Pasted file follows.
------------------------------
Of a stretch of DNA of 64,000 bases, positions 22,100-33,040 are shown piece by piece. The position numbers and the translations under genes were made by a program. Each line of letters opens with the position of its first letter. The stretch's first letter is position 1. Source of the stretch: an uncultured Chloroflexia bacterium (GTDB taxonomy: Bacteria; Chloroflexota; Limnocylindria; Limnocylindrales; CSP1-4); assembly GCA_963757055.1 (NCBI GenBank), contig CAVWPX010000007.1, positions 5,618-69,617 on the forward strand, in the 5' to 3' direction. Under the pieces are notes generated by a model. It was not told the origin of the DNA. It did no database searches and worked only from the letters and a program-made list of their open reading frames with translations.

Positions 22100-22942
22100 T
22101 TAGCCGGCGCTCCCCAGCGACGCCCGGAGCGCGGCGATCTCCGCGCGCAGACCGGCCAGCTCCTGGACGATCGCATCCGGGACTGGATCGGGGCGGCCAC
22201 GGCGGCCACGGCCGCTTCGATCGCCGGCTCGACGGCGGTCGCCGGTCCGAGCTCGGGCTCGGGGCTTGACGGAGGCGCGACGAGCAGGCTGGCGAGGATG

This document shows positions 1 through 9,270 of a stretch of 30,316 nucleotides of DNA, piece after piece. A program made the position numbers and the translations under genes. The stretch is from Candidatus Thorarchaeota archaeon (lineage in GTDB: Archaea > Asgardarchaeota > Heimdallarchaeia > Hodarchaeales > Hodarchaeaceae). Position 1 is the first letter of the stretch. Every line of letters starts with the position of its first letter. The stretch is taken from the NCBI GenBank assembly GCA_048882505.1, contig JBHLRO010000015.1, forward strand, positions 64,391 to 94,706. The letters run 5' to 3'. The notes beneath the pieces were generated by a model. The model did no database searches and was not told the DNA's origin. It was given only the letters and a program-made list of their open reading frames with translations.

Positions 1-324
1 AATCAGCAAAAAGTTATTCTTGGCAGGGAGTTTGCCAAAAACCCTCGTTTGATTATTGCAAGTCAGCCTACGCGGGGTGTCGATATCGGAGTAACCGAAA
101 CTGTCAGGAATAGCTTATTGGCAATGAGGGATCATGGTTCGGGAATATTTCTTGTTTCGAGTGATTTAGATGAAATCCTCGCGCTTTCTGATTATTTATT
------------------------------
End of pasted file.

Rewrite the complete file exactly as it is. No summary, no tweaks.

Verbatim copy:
Of a stretch of DNA of 64,000 bases, positions 22,100-33,040 are shown piece by piece. The position numbers and the translations under genes were made by a program. Each line of letters opens with the position of its first letter. The stretch's first letter is position 1. Source of the stretch: an uncultured Chloroflexia bacterium (GTDB taxonomy: Bacteria; Chloroflexota; Limnocylindria; Limnocylindrales; CSP1-4); assembly GCA_963757055.1 (NCBI GenBank), contig CAVWPX010000007.1, positions 5,618-69,617 on the forward strand, in the 5' to 3' direction. Under the pieces are notes generated by a model. It was not told the origin of the DNA. It did no database searches and worked only from the letters and a program-made list of their open reading frames with translations.

Positions 22100-22942
22100 T
22101 TAGCCGGCGCTCCCCAGCGACGCCCGGAGCGCGGCGATCTCCGCGCGCAGACCGGCCAGCTCCTGGACGATCGCATCCGGGACTGGATCGGGGCGGCCAC
22201 GGCGGCCACGGCCGCTTCGATCGCCGGCTCGACGGCGGTCGCCGGTCCGAGCTCGGGCTCGGGGCTTGACGGAGGCGCGACGAGCAGGCTGGCGAGGATG

This document shows positions 1 through 9,270 of a stretch of 30,316 nucleotides of DNA, piece after piece. A program made the position numbers and the translations under genes. The stretch is from Candidatus Thorarchaeota archaeon (lineage in GTDB: Archaea > Asgardarchaeota > Heimdallarchaeia > Hodarchaeales > Hodarchaeaceae). Position 1 is the first letter of the stretch. Every line of letters starts with the position of its first letter. The stretch is taken from the NCBI GenBank assembly GCA_048882505.1, contig JBHLRO010000015.1, forward strand, positions 64,391 to 94,706. The letters run 5' to 3'. The notes beneath the pieces were generated by a model. The model did no database searches and was not told the DNA's origin. It was given only the letters and a program-made list of their open reading frames with translations.

Positions 1-324
1 AATCAGCAAAAAGTTATTCTTGGCAGGGAGTTTGCCAAAAACCCTCGTTTGATTATTGCAAGTCAGCCTACGCGGGGTGTCGATATCGGAGTAACCGAAA
101 CTGTCAGGAATAGCTTATTGGCAATGAGGGATCATGGTTCGGGAATATTTCTTGTTTCGAGTGATTTAGATGAAATCCTCGCGCTTTCTGATTATTTATT